The three parameters t1 / 2, τ, and λ are all directly related in the following way:

t_{1/2} = \frac{\ln (2)}{\lambda} = \tau \ln(2)

where ln(2) is the natural logarithm of 2 (approximately 0.693).

By plugging in and manipulating these relationships, we get all of the following equivalent descriptions of exponential decay, in terms of the half-life:

N_t = N_0 (1/2)^{t/t_{1/2}} = N_0 2^{-t/t_{1/2}} = N_0 e^{-t\ln(2)/t_{1/2}}
t_{1/2} = t/\log_2(N_0/N_t) = t/(\log_2(N_0)-\log_2(N_t)) = (\log_{2^t}(N_0/N_t))^{-1} = t\ln(2)/\ln(N_0/N_t)

Regardless of how it's written, we can plug into the formula to get

  • Nt = N0 at t=0 (as expected—this is the definition of "initial quantity")
  • Nt = (1 / 2)N0 at t = t1 / 2 (as expected—this is the definition of half-life)
  • Nt approaches zero when t approaches infinity (as expected—the longer we wait, the less remains).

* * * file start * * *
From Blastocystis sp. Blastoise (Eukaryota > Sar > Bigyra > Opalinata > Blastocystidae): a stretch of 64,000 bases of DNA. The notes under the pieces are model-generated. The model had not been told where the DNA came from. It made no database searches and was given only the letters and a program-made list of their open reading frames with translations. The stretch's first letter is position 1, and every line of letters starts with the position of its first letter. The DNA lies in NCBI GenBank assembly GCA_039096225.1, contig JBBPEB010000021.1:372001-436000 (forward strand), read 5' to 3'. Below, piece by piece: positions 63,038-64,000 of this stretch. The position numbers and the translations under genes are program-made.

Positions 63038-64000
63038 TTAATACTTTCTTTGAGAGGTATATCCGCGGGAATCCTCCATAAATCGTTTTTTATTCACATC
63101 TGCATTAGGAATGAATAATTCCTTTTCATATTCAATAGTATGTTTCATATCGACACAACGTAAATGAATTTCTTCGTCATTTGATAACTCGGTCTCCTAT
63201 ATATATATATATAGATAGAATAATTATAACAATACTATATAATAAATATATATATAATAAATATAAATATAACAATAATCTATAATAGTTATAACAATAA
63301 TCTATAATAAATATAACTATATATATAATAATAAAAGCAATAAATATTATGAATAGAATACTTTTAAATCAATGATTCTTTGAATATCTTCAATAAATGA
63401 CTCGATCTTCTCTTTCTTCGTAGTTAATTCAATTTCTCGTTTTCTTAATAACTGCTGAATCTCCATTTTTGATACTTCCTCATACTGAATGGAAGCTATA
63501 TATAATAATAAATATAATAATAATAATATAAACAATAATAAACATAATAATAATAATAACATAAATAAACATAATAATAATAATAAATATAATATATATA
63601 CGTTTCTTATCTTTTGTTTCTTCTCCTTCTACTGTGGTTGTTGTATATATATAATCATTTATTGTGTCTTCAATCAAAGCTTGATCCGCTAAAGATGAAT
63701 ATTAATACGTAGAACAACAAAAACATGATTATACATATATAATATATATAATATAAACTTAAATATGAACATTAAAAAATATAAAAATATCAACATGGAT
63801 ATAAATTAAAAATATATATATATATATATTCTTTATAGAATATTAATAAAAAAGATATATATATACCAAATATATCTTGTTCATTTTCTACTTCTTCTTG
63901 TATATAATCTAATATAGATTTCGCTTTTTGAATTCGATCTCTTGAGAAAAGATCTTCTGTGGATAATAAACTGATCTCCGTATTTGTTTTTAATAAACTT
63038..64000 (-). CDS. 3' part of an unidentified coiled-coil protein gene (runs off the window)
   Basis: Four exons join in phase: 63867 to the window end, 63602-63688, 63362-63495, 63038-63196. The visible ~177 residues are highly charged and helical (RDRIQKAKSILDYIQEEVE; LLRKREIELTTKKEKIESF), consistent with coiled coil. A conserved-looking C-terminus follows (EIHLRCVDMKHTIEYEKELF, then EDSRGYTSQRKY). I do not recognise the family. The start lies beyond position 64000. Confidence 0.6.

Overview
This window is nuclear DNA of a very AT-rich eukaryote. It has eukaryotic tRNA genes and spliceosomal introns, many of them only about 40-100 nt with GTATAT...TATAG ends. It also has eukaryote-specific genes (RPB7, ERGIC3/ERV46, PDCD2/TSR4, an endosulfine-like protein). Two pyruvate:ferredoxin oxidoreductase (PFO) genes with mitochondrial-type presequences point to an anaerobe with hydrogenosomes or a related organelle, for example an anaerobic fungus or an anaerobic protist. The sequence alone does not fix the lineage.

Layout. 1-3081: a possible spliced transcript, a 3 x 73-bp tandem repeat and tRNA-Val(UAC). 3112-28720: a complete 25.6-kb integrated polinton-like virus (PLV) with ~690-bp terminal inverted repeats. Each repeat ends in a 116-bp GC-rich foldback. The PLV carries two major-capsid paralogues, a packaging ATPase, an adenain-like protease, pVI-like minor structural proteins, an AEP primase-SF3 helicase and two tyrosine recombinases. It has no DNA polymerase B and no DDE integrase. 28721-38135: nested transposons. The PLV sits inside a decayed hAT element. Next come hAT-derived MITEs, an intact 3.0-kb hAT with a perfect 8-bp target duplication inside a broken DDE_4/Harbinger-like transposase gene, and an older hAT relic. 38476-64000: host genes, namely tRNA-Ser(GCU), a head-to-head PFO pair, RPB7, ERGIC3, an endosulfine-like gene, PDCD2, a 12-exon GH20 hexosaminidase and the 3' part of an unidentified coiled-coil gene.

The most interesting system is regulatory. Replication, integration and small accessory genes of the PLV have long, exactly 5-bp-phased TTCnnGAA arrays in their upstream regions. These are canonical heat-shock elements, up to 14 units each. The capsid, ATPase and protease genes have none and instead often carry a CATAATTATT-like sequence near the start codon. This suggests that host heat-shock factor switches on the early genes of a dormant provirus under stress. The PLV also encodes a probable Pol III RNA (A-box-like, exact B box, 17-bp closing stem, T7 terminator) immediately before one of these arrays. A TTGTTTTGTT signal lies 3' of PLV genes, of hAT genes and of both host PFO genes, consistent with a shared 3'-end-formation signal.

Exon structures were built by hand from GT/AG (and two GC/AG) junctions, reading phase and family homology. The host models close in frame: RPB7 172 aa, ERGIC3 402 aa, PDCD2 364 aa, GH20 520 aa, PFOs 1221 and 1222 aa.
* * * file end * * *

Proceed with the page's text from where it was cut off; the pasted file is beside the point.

[edit] Decay by two or more processes

Some quantities decay by two exponential-decay processes simultaneously. In this case, the actual half-life T1/2 can be related to the half-lives t1 and t2 that the quantity would have if each of the decay processes acted in isolation:

\frac{1}{T_{1/2}} = \frac{1}{t_1} + \frac{1}{t_2}

For three or more processes, the analogous formula is:

\frac{1}{T_{1/2}} = \frac{1}{t_1} + \frac{1}{t_2} + \frac{1}{t_3} + \cdots

For a proof of these formulae, see Decay by two or more processes.

[edit] Examples

There is a half-life describing any exponential-decay process. For example:

  • The current flowing through an RC circuit or RL circuit decays with a half-life of RCln(2) or ln(2)L / R, respectively.
  • In a first-order chemical reaction, the half-life of the reactant is ln(2) / λ, where λ is the reaction rate constant.
  • In radioactive decay, the half-life is the length of time after which there is a 50% chance that an atom will have undergone nuclear decay. It varies depending on the atom type and isotope, and is usually determined experimentally.